You have to login first in order to be able to post messages.
Click here to login or register if you are a new user.

Linux on new pc, need help with photography software

Hi, your King need help.
New pc here, custom made by myself, working like a charm, i love it, a speed monster!
BUT no operating system.
I want to stop and do no upgrade to lightroom 4. And, of course, no Windows :-)
So I need a good boy or girl from here to teach me the right workflow and the right photography software for Linux.
I used Lightroom 3, this is the main tool. After that, only minor adjustments in Photoshop, like clone tool, heal etc.
So, I need help from a user who really work with this tools. I will give all my kingdom for a horse like this :-) Thanks a lot.
Posted: 02/14/2013, 00:44:43 AM
Here is a list of open source software that works very well on linux (and windows).

Camera Raw - UFRaw - RAW editing

I find that the open source software is more intuitive and easier to work with... but have some problems exporting in some formats (for example INKSCAPE rasters when exporting as eps and you have some gradients or transparency).

Other than that you will love working with these software. Enjoy!
Photography I use Nikon 105mm F2.8G, Nikon 35mm F1.8G, Nikon crop body...
Posted: 02/14/2013, 03:08:58 AM

Originally posted by Bogdanzagan:
Quoted Message: . Enjoy!

No kingdom for you till you swear that you used this combination a lot of time and is working. So, tell me the truth brother and a lot of gold coins will come to you and my daughter as wife.
Posted: 02/14/2013, 04:27:15 AM
Well, I sold a ton of illustrations already (not here). All made with Inkscape and exported as eps with AI2. But if you don't use gradients or transparency Inkscape exports very well as .eps file. Take a look here:
   Green business   

And here what it cames out when combining all the software...
Photography I use Nikon 105mm F2.8G, Nikon 35mm F1.8G, Nikon crop body...
Posted: 02/14/2013, 09:33:19 AM
I have only 3 drawings in my portfolio, mainly photos. Inkscape is good and free but I want something for photo. Thanks.
Posted: 02/14/2013, 09:38:13 AM
Ok, got it, you are hard to impress... maybe this helps :) (UFRaw and Gimp for correcting the RAW file, colors, sensor spots etc)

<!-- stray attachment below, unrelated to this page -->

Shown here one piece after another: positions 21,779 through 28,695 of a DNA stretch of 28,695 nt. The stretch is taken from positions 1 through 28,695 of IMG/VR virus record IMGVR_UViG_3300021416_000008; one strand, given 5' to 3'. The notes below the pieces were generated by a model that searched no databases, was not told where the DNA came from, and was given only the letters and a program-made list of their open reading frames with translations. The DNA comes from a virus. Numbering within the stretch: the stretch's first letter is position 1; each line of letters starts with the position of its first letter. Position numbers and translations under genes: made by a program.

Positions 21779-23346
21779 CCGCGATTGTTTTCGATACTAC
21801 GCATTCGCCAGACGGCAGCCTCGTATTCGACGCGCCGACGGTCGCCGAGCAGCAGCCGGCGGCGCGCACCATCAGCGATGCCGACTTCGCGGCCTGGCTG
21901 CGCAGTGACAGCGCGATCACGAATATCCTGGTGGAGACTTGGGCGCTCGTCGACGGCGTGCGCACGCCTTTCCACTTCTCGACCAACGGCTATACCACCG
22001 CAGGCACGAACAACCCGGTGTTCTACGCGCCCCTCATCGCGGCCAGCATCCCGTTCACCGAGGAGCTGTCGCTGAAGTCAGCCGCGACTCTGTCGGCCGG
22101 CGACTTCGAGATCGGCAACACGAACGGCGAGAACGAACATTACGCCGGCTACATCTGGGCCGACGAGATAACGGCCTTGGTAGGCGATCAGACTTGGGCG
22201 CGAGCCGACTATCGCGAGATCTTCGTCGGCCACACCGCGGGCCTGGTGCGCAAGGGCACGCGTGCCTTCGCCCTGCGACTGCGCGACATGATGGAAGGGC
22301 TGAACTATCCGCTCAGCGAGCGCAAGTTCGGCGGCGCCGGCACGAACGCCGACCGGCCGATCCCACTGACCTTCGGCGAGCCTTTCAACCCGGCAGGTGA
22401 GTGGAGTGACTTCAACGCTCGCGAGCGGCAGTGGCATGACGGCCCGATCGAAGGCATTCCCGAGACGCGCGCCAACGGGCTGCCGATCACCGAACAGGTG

Photography I use Nikon 105mm F2.8G, Nikon 35mm F1.8G, Nikon crop body...
Posted: 02/14/2013, 09:43:17 AM
I will try this, thanks a lot. Feedback very soon.
Posted: 02/14/2013, 14:34:18 PM
My biggest issue with gimp is that it still doesn't do 16-bit color. It has been a work in progress for many years now, but still no ETA yet. (Version 3.0 will have it, eventually.) For now, cinepaint is probably the best editor on Linux which does support 16-bit color. But it is much less powerful than gimp.

Other great software for Linux

- Hugin (great for panoramas / benizer method for shallow DoF / perspective error corrections).
- enblend/enfuse: photo stacking (HDR, focus stacking etc.)
- luminance HDR.
10-20mm f4-5.6, home photo studio...
Posted: 02/25/2013, 21:07:59 PM
Thanks Pulsar124. I will check.
Posted: 02/26/2013, 07:40:04 AM
Has anyone used Darktable? I played around with it once, but didn't get the results I wanted.

Also, thanks Pulsar124. I will have to check those out. Currently, my Linux machine is faster than my Windows machine, and I'd love to put it to work.
Canon 1100D
Posted: 05/13/2013, 09:17:13 AM
I have limited experience of these as at the moment, I'm still running Mac OSX-based imaging apps. But I do play around in with virtual Linux machines for kicks and giggles. So...

RapidPhotoDownloader is a Photo Mechanic equivalent (image ingestion and metadata handling).

digiKam is a KDE based catalog and PIE like Lightroom or Aperture.

gThumb and Shotwell are catalog/browsers with limited image editing capabilities, a bit like Picasa, which can also run in a limited fashion in Linux, using Wine libraries. Picasa under Linux though is no longer supported by Google.

Fotoxx and Photivo are a little bit like Nik or onOne PhotoSuite software so you can produce "effects" like pastel, vintage, cross processing etc.

Raw converters include RawTherapee and RawStudio as well as DarkTable - these too are PIEs so it's non-destructive editing with XMP sidecars and all that this entails. The latest release of DarkTable is supposed to be very good and is gaining popularity as a Lightroom replacement especially given the latest Adobe CC shenanigans.

Krita is a KDE based drawing/painting program that can handle vectors and its nearest "mainstream" equivalent is Corel Painter.

As you'll probably know, just because a program comes from the KDE world, it doesn't mean that it won't run on other Linux desktops but it does mean that you also download KDE dependencies which IME, occasionally take over (I'm an Xfce fan).

Edited: 05/21/2013, 01:58:01 AM
I looked briefly into Darktable - looks interesting, but the thing which turned me off is that they use LensFun module to correct for lens aberrations. I became very dependent on ACR mostly because of its massive (and pretty good quality) database of lens profiles. I also use some ACR profiles found on the web for unsupported lenses (like fisheye Samyang 8mm). Because of this ACR feature, lens vignetting, chromatic aberrations, and distortions are the things of the past for me. Unfortunately, LensFun has extremely small database of supported lenses - no lenses I own - so I'd have to pass.
10-20mm f4-5.6, home photo studio...
Posted: 05/21/2013, 14:15:24 PM